To prepare ceramic specimens for transmitted light microscopy, a thin slice, approximately 5 mm thick, is cut using a diamond saw or cutting wheel. One surface is then lapped using liquid suspensions of successively finer silicon carbide powders. Between stages in the process the specimen must be thoroughly cleaned. After final washing and drying the ground surface is bonded to a microscope slide with resin. A cut off saw is used on the exposed face to reduce the thickness to about 0.7 mm. The specimen is then lapped to take it to the required thickness – usually about 30 µm, although some ceramic specimens are thinned to as little as 10 µm, due to their finer grain size. The slide is checked for thickness under the microscope, and then hand finished. The slide is then covered with a protective cover slip.
The lapping process is an alternative to grinding, in which the abrasive particles are not firmly fixed to paper. Instead a paste and lubricant is applied to the surface of a disc. Surface roughness from coarser preparation steps is removed by the micro-impact of rolling abrasive particles.
These differ from ordinary thin sections in that the upper surface of the specimen is not covered with a cover slip, but is polished. Care must be taken to prevent the specimen breaking. Sections may be examined using both transmitted and reflected light microscopy, which is particularly useful if some constituents are opaque.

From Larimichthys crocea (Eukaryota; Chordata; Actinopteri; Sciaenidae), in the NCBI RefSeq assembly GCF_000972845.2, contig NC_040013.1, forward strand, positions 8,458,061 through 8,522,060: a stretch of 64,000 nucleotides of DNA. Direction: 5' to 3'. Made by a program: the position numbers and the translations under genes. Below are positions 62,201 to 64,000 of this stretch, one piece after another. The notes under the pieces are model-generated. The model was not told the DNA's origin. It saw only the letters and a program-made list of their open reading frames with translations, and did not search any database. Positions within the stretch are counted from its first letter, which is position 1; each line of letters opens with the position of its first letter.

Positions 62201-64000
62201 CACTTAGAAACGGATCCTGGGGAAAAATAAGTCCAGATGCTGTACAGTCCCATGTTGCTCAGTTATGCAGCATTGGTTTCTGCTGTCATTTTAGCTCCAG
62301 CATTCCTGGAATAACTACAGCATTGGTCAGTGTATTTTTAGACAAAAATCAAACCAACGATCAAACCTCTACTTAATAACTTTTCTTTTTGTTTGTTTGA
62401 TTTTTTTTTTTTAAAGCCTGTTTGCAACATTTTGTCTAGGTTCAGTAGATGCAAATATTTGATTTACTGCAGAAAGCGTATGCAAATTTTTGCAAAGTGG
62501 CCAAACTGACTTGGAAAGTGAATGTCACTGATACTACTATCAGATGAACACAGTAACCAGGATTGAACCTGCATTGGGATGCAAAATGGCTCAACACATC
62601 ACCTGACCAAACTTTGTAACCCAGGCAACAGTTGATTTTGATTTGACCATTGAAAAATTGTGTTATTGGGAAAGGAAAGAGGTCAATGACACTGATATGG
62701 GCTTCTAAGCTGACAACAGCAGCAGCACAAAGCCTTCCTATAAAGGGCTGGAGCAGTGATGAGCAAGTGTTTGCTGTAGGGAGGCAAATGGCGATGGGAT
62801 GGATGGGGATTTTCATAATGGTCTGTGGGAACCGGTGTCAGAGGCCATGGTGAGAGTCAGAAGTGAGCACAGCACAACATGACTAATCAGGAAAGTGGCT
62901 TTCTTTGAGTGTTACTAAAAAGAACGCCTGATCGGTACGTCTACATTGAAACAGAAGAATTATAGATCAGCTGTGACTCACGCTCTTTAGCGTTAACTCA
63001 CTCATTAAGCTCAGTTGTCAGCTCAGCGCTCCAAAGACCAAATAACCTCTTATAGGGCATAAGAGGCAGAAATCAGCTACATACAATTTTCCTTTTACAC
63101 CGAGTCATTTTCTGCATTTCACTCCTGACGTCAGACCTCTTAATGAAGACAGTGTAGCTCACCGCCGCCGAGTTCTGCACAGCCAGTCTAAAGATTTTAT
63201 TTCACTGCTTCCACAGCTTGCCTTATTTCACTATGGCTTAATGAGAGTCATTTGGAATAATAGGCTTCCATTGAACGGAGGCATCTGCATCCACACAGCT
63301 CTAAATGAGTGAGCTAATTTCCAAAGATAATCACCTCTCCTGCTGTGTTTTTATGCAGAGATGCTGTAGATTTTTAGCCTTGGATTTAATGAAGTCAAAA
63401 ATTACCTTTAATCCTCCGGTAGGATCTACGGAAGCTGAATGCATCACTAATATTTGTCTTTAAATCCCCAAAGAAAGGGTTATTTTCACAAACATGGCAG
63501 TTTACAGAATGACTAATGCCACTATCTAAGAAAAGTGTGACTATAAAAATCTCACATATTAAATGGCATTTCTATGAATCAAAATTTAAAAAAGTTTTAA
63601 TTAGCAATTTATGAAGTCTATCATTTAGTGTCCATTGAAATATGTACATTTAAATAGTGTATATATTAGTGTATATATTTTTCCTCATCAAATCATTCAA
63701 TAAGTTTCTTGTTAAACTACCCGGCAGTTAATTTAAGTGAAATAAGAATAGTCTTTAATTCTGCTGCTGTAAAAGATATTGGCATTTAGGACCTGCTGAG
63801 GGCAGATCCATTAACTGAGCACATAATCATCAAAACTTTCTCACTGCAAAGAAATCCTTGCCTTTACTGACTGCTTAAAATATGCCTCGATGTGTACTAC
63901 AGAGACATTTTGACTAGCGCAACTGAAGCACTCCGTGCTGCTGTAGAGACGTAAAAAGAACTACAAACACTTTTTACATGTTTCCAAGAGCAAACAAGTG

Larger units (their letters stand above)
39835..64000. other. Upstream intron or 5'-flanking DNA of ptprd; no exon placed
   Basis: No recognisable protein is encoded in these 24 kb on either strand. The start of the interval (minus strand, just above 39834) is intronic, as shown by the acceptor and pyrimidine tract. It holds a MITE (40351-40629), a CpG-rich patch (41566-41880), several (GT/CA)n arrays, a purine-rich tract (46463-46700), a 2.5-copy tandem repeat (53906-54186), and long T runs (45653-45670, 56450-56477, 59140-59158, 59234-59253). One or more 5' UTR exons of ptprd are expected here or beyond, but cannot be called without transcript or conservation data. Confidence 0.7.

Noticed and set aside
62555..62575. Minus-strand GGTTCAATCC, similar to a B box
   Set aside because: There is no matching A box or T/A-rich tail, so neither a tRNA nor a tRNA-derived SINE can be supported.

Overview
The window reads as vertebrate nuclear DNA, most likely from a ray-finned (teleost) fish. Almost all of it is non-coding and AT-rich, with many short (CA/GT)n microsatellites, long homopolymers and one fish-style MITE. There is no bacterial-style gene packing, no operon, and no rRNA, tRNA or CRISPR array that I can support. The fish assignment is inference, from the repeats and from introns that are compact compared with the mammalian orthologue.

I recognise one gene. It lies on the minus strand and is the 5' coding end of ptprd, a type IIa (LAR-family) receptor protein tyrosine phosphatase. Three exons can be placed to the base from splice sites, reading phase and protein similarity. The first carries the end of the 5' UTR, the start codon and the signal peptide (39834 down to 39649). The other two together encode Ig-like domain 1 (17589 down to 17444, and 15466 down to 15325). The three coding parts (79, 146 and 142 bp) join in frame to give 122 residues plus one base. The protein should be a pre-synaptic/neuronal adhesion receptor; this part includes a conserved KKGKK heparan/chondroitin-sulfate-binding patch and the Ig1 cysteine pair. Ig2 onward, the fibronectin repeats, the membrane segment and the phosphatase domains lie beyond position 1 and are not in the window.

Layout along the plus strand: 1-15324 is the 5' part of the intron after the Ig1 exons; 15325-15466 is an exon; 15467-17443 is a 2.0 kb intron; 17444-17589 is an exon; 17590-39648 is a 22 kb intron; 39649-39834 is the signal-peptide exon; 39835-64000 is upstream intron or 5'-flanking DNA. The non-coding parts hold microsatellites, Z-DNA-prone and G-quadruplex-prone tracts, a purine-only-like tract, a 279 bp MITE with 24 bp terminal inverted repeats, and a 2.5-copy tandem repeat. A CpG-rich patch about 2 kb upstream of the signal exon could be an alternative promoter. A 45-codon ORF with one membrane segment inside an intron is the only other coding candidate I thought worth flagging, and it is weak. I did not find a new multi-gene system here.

Thin sections of organic polymers are prepared from solid material by cutting slices using a microtome – a mechanical instrument used for cutting thin sections. They must be cut at a temperature below the glass transition temperature of the polymer. A cut section curls up during cutting and must be unrolled and mounted on a microscope slide and covered with a cover slip. A few drops of mounting adhesive are used and must be compatible with the specimen. As always the mounting temperature must not affect the microstructure of the specimen.
The thickness of cut slices of polymer tend to lie in the range 2 to 30 µm depending on the type of material.
Harder polymers can be prepared in the same way as thin ceramic specimens.
These are prepared in the same way as metallographic specimens. Elastomers are more difficult to polish than thermosetting polymers and require longer polishing times. Lubricants used during polishing must not be absorbed by the specimen.
As crystalline regions are attacked more slowly than amorphous ones, etching of polymer specimens can produce contrast revealing the polymer structure.